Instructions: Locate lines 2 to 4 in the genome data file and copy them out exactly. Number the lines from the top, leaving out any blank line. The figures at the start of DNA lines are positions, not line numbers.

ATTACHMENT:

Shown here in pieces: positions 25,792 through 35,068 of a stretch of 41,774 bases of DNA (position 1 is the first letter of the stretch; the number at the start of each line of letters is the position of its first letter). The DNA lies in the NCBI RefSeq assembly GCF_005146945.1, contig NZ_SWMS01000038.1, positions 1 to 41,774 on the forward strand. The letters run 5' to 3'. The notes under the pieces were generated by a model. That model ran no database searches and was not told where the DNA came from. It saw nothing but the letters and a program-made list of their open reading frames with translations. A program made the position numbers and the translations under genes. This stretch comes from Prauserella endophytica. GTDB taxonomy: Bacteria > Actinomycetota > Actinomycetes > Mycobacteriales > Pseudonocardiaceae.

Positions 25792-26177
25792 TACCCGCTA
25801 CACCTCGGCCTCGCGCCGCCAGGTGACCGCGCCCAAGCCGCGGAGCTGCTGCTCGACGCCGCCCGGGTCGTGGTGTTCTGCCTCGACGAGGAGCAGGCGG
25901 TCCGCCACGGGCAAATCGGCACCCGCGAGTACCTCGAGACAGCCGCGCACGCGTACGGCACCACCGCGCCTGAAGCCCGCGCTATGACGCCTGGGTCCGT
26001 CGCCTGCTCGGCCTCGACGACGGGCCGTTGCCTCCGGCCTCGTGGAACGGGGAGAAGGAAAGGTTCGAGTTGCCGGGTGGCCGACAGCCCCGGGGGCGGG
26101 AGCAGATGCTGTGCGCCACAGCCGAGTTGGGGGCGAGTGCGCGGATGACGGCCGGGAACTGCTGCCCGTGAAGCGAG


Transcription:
Positions 25792-26177
25792 TACCCGCTA
25801 CACCTCGGCCTCGCGCCGCCAGGTGACCGCGCCCAAGCCGCGGAGCTGCTGCTCGACGCCGCCCGGGTCGTGGTGTTCTGCCTCGACGAGGAGCAGGCGG